House DoD Funding Plan Analysis

By Chauncey Goss   •

The House Appropriations Committee (HAC) had a busy May adopting both the Defense and the Military Construction/Veterans Affairs bills. The HAC-approved bills provide insight into the funding the Department of Defense (DoD) (051) accounts are likely to receive once the FY20 appropriations are finalized. Although the President and the House represent separate parties and although Democrats have historically argued that DoD spending reductions should be used to offset higher non-defense discretionary spending, Chart I shows that the President and Democrats on the House Appropriations Committee are not far apart when it comes to Pentagon spending. 


One of the primary differences between the two is the treatment of the Overseas Contingency Operations (OCO) account funding which is exempt from the budget caps set by the Budget Control Act (BCA). The President’s budget attempts to keep base (non-OCO) funding within the existing legal caps. The HAC bills are based on the House Budget Committee-approved plan for DoD funding to exceed the BCA cap as part of a budget agreement. As a result, the President’s OCO request is $96 billion higher than the HAC mark and the HAC mark for base funding is $87 billion above the President’s request. With emergency funding removed, HAC and Trump totals differ by only $8.4 billion. Compared to FY19 enacted levels, the HAC-approved bills provide an increase of just over $18 billion (2.7%).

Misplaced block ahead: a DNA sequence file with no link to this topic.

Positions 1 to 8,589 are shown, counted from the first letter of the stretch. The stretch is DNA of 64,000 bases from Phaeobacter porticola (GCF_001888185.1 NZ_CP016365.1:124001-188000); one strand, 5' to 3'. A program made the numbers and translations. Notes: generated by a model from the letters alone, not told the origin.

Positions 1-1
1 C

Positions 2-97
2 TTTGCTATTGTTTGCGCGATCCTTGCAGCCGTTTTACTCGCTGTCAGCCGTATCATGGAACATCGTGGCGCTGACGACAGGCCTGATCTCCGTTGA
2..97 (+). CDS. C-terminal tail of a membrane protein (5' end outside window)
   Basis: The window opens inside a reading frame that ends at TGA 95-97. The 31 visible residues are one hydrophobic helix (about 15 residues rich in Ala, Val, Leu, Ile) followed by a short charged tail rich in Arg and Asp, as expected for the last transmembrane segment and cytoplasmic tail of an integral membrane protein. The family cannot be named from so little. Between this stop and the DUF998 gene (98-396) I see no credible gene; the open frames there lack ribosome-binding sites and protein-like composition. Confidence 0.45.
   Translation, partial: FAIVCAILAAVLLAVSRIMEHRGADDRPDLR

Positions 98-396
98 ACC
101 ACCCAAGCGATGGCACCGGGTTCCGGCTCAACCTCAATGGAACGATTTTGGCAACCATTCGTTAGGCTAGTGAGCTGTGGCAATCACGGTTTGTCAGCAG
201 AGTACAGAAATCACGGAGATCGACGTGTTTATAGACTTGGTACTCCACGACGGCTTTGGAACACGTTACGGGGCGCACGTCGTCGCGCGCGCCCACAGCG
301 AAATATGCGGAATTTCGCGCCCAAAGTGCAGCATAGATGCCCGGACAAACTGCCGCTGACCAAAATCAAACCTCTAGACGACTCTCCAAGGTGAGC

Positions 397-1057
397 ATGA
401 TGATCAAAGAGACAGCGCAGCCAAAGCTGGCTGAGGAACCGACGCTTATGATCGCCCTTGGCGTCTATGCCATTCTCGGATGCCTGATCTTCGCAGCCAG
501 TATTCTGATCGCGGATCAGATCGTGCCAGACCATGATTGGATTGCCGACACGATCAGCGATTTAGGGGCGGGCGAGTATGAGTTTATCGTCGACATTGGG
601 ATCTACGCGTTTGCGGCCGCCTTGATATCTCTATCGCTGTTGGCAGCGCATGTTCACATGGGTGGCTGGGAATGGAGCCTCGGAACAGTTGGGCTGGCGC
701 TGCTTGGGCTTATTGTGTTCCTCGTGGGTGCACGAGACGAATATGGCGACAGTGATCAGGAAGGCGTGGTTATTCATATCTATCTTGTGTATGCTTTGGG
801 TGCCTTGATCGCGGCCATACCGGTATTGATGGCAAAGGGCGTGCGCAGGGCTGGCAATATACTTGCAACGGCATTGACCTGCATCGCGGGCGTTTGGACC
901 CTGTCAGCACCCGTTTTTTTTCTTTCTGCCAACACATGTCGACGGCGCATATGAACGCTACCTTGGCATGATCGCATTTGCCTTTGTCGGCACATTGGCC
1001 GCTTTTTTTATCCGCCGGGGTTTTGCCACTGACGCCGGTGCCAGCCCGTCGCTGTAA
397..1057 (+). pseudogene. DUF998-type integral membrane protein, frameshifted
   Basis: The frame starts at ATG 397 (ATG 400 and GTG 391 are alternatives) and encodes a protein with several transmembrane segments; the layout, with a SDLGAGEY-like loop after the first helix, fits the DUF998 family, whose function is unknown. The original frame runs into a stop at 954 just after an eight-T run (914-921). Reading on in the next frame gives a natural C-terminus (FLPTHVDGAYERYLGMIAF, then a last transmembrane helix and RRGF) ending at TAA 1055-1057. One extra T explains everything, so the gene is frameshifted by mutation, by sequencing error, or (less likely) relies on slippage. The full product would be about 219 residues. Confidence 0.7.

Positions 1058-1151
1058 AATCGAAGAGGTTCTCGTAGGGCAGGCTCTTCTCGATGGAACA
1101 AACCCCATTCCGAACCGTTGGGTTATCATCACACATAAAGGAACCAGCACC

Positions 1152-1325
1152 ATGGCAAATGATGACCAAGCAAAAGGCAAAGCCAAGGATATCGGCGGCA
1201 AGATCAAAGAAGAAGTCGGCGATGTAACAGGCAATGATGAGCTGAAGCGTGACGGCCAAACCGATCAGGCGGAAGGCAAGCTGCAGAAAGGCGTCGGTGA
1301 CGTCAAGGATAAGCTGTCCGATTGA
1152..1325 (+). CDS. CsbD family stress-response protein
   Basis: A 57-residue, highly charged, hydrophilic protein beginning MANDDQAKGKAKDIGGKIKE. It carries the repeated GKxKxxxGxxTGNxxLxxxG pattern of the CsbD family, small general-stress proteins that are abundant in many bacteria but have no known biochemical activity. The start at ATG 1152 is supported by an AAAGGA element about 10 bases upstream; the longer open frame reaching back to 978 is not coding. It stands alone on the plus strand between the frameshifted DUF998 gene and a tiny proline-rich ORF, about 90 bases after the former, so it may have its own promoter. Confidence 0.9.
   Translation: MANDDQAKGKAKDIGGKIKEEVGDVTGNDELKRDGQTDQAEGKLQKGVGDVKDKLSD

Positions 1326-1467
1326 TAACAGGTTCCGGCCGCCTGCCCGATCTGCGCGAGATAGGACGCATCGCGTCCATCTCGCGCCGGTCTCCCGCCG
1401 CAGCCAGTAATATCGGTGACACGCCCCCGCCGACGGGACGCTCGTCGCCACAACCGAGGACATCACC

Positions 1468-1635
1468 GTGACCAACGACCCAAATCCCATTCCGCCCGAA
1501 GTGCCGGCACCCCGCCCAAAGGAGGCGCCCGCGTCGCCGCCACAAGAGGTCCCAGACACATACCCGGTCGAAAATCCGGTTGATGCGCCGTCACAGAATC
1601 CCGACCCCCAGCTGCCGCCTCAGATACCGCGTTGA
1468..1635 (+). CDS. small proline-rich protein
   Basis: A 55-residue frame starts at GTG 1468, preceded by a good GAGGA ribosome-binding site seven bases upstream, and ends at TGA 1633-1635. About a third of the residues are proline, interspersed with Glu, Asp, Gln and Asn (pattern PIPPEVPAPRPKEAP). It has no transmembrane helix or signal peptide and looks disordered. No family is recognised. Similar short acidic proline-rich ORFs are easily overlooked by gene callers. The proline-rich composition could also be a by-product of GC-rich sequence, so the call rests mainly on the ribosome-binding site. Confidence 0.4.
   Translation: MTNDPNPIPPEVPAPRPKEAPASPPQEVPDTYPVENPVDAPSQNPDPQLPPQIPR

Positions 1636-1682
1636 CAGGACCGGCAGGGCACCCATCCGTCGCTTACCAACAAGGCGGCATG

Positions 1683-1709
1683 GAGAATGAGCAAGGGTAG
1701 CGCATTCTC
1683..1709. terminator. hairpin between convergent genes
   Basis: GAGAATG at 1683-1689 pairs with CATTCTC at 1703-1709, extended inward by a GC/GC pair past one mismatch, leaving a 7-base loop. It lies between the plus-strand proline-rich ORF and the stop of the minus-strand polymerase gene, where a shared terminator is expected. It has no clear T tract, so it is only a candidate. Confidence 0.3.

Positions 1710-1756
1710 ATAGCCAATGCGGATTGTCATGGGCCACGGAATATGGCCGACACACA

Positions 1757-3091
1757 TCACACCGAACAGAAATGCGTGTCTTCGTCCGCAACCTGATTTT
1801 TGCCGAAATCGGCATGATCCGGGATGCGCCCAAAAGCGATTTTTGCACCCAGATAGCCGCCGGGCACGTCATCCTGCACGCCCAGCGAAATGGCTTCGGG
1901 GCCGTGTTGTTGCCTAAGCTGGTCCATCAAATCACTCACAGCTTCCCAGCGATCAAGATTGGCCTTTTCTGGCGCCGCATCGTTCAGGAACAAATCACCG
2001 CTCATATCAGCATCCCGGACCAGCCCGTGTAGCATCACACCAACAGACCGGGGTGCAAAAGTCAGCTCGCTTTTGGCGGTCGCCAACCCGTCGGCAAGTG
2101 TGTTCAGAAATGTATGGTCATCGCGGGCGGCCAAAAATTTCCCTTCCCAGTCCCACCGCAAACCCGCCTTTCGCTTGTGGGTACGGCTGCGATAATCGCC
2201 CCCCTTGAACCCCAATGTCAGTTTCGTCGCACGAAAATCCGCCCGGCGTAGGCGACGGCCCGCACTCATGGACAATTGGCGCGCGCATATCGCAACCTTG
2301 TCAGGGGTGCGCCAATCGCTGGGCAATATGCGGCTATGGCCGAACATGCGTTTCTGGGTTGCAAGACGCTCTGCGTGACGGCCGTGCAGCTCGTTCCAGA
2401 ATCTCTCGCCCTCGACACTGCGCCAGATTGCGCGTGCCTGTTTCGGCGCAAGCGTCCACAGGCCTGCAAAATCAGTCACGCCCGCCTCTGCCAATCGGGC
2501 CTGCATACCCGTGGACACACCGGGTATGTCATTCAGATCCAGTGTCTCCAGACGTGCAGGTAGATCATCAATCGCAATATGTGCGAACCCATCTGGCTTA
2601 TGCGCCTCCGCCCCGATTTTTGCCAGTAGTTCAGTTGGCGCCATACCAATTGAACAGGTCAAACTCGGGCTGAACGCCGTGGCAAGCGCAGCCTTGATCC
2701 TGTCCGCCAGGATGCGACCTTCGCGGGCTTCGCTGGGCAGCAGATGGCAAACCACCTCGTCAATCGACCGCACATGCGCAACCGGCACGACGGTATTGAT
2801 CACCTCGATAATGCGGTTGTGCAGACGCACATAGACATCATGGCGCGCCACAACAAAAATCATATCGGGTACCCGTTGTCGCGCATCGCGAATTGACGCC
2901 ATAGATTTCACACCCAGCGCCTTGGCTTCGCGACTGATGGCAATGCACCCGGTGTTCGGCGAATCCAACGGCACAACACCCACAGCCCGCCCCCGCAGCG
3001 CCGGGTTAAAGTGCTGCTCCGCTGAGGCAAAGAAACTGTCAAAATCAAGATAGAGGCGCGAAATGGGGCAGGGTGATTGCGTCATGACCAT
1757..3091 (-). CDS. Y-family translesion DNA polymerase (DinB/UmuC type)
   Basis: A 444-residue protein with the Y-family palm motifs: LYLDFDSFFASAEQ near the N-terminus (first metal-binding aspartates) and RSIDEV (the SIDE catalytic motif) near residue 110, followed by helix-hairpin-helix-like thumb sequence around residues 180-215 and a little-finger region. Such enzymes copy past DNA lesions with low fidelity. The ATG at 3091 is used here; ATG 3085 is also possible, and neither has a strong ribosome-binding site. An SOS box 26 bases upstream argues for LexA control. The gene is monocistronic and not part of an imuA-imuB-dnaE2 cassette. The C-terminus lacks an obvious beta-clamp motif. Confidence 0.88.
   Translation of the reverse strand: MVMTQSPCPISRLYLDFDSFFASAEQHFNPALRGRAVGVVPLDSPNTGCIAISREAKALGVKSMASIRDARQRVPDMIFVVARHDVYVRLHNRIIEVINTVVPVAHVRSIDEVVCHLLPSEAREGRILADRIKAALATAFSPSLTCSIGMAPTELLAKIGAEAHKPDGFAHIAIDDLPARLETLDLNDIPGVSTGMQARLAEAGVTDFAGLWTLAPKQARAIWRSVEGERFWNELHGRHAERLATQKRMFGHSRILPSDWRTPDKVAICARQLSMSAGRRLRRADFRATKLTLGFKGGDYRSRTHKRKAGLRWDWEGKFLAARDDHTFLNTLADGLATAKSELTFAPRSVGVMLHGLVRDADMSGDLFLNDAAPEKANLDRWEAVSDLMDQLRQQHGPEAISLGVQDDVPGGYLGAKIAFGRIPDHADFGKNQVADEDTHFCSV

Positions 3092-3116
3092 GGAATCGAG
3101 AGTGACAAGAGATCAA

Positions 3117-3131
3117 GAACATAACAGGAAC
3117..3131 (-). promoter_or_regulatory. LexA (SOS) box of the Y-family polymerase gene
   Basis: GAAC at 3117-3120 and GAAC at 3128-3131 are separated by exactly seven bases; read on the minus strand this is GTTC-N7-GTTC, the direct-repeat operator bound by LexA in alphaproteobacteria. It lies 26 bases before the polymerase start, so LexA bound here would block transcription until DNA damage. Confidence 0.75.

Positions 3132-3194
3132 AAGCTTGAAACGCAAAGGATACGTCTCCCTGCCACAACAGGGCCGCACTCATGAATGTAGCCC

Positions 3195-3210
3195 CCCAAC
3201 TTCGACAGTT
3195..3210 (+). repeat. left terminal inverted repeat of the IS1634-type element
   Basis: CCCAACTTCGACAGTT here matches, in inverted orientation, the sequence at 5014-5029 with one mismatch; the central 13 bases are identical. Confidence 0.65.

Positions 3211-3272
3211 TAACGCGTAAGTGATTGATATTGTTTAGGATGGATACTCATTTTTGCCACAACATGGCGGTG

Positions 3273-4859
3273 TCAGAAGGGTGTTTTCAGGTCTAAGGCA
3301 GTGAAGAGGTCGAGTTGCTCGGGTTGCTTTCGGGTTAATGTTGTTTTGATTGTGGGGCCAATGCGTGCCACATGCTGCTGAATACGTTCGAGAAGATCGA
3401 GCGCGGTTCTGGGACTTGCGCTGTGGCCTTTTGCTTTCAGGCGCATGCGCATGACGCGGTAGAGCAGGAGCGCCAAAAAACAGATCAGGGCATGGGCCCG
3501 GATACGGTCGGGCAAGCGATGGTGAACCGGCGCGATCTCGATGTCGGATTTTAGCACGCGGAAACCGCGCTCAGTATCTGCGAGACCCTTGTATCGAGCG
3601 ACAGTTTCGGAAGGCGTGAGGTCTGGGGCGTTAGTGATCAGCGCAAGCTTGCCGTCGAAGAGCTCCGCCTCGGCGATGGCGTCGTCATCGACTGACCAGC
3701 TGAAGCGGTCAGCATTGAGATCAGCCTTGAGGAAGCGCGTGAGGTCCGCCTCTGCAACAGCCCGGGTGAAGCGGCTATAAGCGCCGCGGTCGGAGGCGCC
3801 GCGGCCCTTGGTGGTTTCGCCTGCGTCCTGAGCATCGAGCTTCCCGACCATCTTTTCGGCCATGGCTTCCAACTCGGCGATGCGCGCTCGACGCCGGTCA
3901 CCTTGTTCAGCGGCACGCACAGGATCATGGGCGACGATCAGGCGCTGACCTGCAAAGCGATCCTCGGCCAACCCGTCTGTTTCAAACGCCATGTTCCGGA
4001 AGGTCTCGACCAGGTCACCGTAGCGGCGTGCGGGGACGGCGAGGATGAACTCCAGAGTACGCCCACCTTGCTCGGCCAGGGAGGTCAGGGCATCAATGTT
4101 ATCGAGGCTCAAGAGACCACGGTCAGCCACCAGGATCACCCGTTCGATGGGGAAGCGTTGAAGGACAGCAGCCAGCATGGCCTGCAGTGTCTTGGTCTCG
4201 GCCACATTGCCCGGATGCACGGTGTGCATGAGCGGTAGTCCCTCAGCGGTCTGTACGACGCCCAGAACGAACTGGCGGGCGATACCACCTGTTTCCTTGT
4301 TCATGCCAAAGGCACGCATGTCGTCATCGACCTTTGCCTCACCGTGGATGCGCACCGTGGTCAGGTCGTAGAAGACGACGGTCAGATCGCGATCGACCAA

HAC Limits Transfer Authority

House Democrats are unhappy with the administration’s efforts to reprogram defense funding to assist with border wall construction. The bill reduces the Department’s General Transfer Authority from the $6.155 billion it had last year ($4.155 billion for base accounts and $2 billion for OCO) to a total authority of just $1.670 billion in FY20 ($1.170 billion for the base accounts and $500 million for OCO). That’s a 73% reduction. President Trump’s FY20 Budget requested a 57% increase in transfer authority to $9.668 billion.

Joint Enterprise Defense Infrastructure (JEDI)

The Committee is concerned about DoD’s single vendor cloud strategy and points out that OMB’s “Cloud Smart” strategy recommendations call for a multi-vendor multi-cloud approach. The Committee notes that the Intelligence Community is pursuing a multi-vendor approach (led by the CIA). As a result, the Committee directs that no funds be obligated to migrate data and applications to the JEDI cloud until the Chief Information Officer (CIO) reports to the defense committees elaborating on DoD’s plan to transition to a multi-cloud environment.

Space Force

The HAC-approved bill opposes creation of a separate space force at this time although it is complimentary of DoD’s work on protecting and defending national space capabilities. The Committee notes DoD has the authority and the structure to make space a higher priority should it wish to do so without the creation of a stand-alone service.

Cyberspace Budget Justifications

The Committee has consistently asked the Department over the last few years to provide cyberspace budget activities justification documents and this year the Committee directs DoD to provide those documents within five days of the actual budget submission.

Defense Health

The HAC-approved bill provides $33.5 billion for the Defense Health Program which is $544 million lower than the 2019 enacted level and $465 million above the President’s request. The preponderance of funding ($31.4 billion) is for operation and maintenance, with procurement receiving $454 million and RDTE receiving $1.7 billion which is a $920 million increase above the request primarily for peer-reviewed directed medical research.